• COMPOSERS, how is interacting with singers different from interacting with instrumentalists? Do you know the questions to ask? Do voices mystify you, or do you sing yourself or know lots of good singers? Do you find singers are speaking a different musical language than what you were taught in school? What are some tricks or pieces of advice you would like to share to help more quality new opera be created? (Q5.1.1, Q5.1.2, Q5.1.3, Q5.1.4)
  • SINGERS, do composers sometimes write things you can’t do, and then you do them? Any good examples? Have you ever told a composer, “no, I can’t do that”? Have you ever wanted to tell them that? Have you ever tried to tell a composer how your voice works and doesn’t work? Do some composers make you sound better than others? Do you think the audience noticed the difference? Have you ever discussed character/drama/interpretation with composers? Do you speak the same language? Please share with us any wisdom or pieces of advice you have found help composers create better opera. (Q5.2.1, Q5.2.2, Q5.2.3, Q5.2.4, Q5.2.5, Q5.2.6)
  • LIBRETTISTS, are there generally many surprises when you first hear your words sung? Do you find it daunting, the levels of interpretation to which your words are subjected in new opera? Do you feel like you have significantly less control when writing for opera than for another medium? Do you find there are severe limitations imposed in libretto-writing, or more freedom than in other art forms? Please share what kinds of personal gains you receive from such a complex challenge. (Q5.3.1, Q5.3.2, Q5.3.3, Q5.3.4, Q5.3.5)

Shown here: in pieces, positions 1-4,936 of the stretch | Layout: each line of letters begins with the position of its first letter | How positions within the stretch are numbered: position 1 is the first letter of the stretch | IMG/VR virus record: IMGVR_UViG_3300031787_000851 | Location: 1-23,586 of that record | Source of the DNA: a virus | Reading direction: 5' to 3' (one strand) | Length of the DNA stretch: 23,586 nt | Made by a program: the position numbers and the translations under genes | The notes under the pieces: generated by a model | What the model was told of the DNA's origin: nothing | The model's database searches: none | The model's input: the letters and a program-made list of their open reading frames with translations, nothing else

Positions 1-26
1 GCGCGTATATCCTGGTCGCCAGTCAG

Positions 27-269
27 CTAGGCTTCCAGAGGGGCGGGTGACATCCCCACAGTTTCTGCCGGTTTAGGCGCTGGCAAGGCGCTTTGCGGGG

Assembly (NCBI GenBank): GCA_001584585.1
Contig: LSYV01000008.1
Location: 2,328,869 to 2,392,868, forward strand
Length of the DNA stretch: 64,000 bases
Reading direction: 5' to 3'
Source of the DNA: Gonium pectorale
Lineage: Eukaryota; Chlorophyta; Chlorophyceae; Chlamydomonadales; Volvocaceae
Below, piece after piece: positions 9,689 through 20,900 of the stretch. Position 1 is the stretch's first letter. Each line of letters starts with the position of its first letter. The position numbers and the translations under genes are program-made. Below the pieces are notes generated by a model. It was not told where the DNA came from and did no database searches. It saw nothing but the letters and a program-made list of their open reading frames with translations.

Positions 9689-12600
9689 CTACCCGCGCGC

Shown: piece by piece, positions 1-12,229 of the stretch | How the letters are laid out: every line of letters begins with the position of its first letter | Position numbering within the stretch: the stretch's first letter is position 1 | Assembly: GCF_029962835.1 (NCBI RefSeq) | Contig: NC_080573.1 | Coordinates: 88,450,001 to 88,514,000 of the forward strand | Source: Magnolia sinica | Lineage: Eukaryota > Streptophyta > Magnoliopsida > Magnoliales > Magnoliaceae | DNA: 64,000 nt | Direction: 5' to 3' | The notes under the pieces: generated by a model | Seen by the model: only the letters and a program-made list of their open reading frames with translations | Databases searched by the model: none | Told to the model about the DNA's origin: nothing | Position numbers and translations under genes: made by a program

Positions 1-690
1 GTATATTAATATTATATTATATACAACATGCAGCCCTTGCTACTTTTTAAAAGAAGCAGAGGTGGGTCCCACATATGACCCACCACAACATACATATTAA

• INSTRUMENTALISTS and OTHERS, what are some of your biggest criticisms or complaints of recent new opera you have observed? What areas would you suggest composers/librettists might address more in the creative process? (Q5.4.1, Q5.4.2)
  • COMPOSERS, does familiarity of traditional opera help you at all with your creative process? What style do you find most accessible, baroque, classical, 19th or 20th century? Italian, English, other? What types of opera do you find the most accessible? relevant? What are your feelings on accessibility and relevance? or your main reasons for writing for larger audience? Do you think much about the legacy your works will leave, or are you working more for a current purpose? (Q6.1.1, Q6.1.2, Q6.1.3, Q6.1.4, Q6.1.5)